Forgive me, but Tesla looks like what might result if Benedict Cumberbatch got it on with one of those grey aliens.
How is the “World’s First 3D Printed Toy” claim qualified? Makies are definitely some of the coolest 3D printed toys, but I can’t see how they’re the first. Makes me think of how many “world’s first” 3D printed dresses we’ve seen in the last few years.
The asterisk is hard to see, but they’re the first 3D printed toy to pass regulatory toy-safety tests, and can thus be legally marketed to children, without the “NOT A TOY” disclaimer.
Ahh, that’s awesome - that must have been a huge hassle to sort out.
Indeed! And it’s paved the way for more to come.
Got the scientist references in all names but Hopper. Is Ada the bespectacled one? Probably my favorite.
As original and lovely as these are, I still see the same problem with them as I do with many other mainstream dolls today: impossibly large doe-eyes, puckered lips, thin limbs, and heads with widths greater than their waists. A great step in the right direction, but just one step.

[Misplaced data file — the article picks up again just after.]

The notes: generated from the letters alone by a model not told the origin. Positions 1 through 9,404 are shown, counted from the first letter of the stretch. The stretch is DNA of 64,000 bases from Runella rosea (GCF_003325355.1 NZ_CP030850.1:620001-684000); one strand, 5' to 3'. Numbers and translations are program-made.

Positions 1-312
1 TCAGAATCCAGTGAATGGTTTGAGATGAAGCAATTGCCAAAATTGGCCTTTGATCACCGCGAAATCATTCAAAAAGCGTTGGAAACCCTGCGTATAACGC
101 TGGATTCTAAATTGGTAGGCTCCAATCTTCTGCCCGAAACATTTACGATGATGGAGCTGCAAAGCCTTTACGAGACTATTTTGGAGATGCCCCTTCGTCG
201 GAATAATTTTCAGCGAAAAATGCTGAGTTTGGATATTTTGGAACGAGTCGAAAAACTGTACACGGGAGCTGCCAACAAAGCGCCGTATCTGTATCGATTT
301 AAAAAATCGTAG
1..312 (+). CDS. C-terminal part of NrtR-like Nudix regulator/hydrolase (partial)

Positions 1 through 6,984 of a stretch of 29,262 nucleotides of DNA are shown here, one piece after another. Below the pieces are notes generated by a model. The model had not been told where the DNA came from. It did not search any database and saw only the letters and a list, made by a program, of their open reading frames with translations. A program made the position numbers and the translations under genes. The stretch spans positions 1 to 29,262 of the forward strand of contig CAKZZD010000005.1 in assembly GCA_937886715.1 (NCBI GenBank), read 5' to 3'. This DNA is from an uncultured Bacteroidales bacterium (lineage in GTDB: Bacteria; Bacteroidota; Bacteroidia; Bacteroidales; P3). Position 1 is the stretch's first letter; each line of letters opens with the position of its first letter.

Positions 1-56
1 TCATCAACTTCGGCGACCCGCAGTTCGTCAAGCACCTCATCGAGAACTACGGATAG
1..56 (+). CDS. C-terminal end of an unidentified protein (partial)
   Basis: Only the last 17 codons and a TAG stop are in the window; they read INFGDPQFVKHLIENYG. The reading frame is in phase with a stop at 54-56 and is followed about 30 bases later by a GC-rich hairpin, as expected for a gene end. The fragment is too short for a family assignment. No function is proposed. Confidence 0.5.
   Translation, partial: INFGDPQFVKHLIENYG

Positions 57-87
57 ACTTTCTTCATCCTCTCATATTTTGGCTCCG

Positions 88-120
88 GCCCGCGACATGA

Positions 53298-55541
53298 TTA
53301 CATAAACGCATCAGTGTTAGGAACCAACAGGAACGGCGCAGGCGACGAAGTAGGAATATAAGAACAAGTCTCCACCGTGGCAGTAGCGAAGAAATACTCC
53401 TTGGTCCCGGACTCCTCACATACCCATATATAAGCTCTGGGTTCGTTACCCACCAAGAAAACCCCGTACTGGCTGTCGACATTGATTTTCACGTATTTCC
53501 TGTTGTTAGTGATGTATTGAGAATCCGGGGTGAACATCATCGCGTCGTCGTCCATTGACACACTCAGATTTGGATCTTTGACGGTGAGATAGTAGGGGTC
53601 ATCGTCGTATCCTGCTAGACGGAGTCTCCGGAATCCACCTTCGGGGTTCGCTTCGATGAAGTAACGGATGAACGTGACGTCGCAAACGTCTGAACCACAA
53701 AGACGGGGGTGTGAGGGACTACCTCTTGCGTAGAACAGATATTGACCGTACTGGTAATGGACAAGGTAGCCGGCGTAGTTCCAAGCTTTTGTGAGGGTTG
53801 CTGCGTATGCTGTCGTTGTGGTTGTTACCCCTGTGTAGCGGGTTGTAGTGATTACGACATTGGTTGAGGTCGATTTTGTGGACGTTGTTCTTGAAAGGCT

That would be a reference to the late, great, totally awesome Rear Admiral Grace Hopper, hero to programmers (she popularized the term ‘debugging’ and created one of the first software compilers) and Infosecurity folks (in the military, she had a hand of early software security projects as well). She was a complete, unadulterated badass.and even before her death in 92, was coming up with ideas well ahead of the time.
Ada Lovelace gets credit as the first programmer, for her associations with Babbage, but Grace Hopper was the world’s first Rockstar Programmer. I’m no longer surprised when digging into some concept to discover that Grace thought of it first…
The one on the left is supposed to represent one of those diseases where young people lose control of their bowels or bladder and have to wear a diaper?
This topic was automatically closed after 5 days. New replies are no longer allowed.